Activities like reading, gentle stretching, or listening to calming music can be part of this routine. These promote relaxation and make it easier to fall and stay asleep, which is especially beneficial as your body undergoes changes.

2. Plan Your Food & Drink Consumption

Timing your food and drink consumption is crucial for improving sleep quality during pregnancy. Eating smaller, more frequent meals rather than large ones can reduce the likelihood of reflux, a common issue that can disrupt sleep.

But don’t forget you’re eating for two! Make sure to nourish your body with healthy, nutritious foods that will support you and your growing baby, like iron, calcium, and vitamin D.

Similarly, moderating your fluid intake, especially in the evening, can help decrease the frequency of nighttime urination. These adjustments can help you feel more comfortable and reduce sleep interruptions, allowing you a more restful night.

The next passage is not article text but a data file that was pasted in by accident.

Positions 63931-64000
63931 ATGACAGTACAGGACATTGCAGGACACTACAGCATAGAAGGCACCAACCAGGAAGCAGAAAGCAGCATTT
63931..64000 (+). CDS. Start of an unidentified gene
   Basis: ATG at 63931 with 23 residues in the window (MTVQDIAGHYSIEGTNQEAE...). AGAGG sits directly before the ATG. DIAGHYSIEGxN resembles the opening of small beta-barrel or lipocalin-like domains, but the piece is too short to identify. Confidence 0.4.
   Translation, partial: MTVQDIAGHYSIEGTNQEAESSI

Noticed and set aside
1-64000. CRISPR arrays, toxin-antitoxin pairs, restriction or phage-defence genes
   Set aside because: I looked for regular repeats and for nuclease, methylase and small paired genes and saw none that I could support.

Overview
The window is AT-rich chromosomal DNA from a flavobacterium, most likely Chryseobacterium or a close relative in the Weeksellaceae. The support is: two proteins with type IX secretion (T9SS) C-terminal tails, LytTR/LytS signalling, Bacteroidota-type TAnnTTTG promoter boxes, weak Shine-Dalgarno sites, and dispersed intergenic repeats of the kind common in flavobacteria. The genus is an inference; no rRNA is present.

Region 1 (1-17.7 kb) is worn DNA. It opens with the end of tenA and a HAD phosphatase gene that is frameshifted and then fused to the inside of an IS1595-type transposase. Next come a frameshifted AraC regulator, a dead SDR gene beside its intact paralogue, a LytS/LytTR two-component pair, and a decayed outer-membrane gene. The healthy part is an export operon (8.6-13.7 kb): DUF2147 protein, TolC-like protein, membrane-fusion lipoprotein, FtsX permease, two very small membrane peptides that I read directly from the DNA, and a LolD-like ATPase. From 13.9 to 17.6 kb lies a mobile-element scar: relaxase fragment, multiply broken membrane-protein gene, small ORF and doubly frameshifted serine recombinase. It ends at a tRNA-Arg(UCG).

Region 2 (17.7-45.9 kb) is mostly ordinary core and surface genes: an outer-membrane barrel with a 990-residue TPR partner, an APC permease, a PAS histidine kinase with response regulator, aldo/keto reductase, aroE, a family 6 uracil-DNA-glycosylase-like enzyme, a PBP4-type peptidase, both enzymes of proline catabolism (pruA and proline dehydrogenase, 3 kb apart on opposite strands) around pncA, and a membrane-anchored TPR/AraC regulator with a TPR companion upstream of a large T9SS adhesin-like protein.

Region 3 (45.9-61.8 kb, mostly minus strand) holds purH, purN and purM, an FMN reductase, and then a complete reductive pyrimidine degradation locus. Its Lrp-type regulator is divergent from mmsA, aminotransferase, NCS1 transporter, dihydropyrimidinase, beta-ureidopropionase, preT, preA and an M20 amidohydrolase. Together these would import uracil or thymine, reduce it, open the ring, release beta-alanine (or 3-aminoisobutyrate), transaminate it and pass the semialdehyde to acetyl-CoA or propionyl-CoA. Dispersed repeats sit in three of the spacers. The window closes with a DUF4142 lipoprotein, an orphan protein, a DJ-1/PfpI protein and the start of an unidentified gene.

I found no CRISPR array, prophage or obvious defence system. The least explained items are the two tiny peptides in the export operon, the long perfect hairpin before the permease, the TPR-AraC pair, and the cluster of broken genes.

Read The Modern Midwife’s Guide to Prenatal Health


3. Use a Pregnancy Pillow for Side Sleeping

A pregnancy pillow supports your changing body, providing relief to your hips, back, and stomach. Designed for side sleeping – which is recommended during pregnancy for safety and comfort – it helps maintain a healthy spinal alignment.

This tailored support reduces discomfort and frequent waking, leading to a deeper, more restorative sleep. Investing in a pregnancy pillow can be a game-changer for enhancing sleep quality throughout your pregnancy.